Becoming a Member of Scottish Rite Freemasonry
The Scottish Rite is an appendant body of Freemasonry that provides additional degrees to the three Craft degrees and the Royal Arch which are offered by the Symbolic (or Blue Lodge) Masonry. To become a member of the Scottish Rite, one must first be a Master Mason in good standing with a duly constituted Lodge of Ancient Free and Accepted Masons. After this, one may petition for membership in their local Valley or Consistory.
The petition process involves filling out an application with personal information and having it signed by two members in good standing. The application will then be reviewed by various committees, and if accepted, the petitioner is interviewed by a board of officers. After successful completion of the interview, the petitioner is then obligated as a member of the Scottish Rite and presented with a membership certificate.
Membership in the Scottish Rite does not replace or supersede membership in one’s local Lodge but instead serves as an additional layer to enhance one’s Masonic experience. The primary purpose for joining is to learn more about Freemasonry through further exploration of its history, philosophies and principles.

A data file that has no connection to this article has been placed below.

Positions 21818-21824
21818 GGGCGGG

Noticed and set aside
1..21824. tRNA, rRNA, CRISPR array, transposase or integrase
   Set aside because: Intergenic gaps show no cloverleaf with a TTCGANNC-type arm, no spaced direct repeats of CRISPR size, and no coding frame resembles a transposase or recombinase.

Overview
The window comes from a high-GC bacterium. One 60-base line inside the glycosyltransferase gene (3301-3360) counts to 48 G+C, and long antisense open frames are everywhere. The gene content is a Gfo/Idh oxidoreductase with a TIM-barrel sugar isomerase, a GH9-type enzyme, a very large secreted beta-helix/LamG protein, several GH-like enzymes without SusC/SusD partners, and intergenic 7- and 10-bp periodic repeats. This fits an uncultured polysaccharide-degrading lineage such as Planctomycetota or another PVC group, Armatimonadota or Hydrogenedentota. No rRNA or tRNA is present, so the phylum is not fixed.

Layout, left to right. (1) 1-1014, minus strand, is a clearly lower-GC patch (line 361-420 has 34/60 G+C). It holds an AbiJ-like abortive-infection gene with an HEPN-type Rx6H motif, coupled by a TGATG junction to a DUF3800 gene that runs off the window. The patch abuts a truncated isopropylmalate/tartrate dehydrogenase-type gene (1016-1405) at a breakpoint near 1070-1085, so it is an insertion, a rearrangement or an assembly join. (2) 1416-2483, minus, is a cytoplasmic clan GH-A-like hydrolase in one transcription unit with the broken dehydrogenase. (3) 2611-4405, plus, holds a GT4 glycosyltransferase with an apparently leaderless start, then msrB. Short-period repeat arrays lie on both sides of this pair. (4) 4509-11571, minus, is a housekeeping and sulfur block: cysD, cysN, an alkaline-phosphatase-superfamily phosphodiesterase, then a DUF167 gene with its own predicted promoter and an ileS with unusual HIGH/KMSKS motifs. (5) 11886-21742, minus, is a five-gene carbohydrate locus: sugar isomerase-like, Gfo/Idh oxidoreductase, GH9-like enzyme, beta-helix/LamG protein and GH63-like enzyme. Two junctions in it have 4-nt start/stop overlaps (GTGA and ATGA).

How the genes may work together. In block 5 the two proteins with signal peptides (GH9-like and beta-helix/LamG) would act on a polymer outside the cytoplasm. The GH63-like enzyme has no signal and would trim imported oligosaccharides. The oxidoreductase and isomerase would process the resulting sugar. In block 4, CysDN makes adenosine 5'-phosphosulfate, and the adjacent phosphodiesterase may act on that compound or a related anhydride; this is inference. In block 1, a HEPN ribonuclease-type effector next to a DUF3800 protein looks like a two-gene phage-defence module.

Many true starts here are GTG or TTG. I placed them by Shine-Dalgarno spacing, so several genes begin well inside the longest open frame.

By becoming a member, one can also contribute to various charitable activities that are sponsored by their local Valley or Consistory. This may include fundraising events for local charities or sponsoring youth organizations such as DeMolay or Job’s Daughters International.
Overall, becoming a member of Scottish Rite Freemasonry is an excellent way to further understand Masonic philosophy while supporting meaningful causes within your community.
Advancing in a Scottish Rite Lodge
The Scottish Rite is one of the two branches of Freemasonry in which a Master Mason may proceed after he has completed the three degrees of Symbolic or Blue Lodge Masonry. The other branch is known as the York Rite. The Scottish Rite consists of 29 degrees, divided into four groups: the Lodge of Perfection (4°–14°), the Council of Princes of Jerusalem (15°–16°), the Chapter of Rose Croix (17°–18°), and the Consistory (19°–32°).
Advancement in a Scottish Rite Lodge involves completing each degree in sequence, beginning with the fourth and ending with 32nd degree. Each degree requires a certain amount of work, research, and understanding before progressing to the next degree. As part of this work, candidates are required to demonstrate proficiency in their knowledge of each degree and must be approved by a majority vote by all members present at their meeting.
During advancement, candidates learn about the history and symbolism associated with Masonic traditions and rituals. They also participate in various activities such as debates, lectures, and catechism to demonstrate their understanding of Masonic principles. Additionally, some candidates may be required to give presentations or write papers on topics related to Masonic philosophy or history.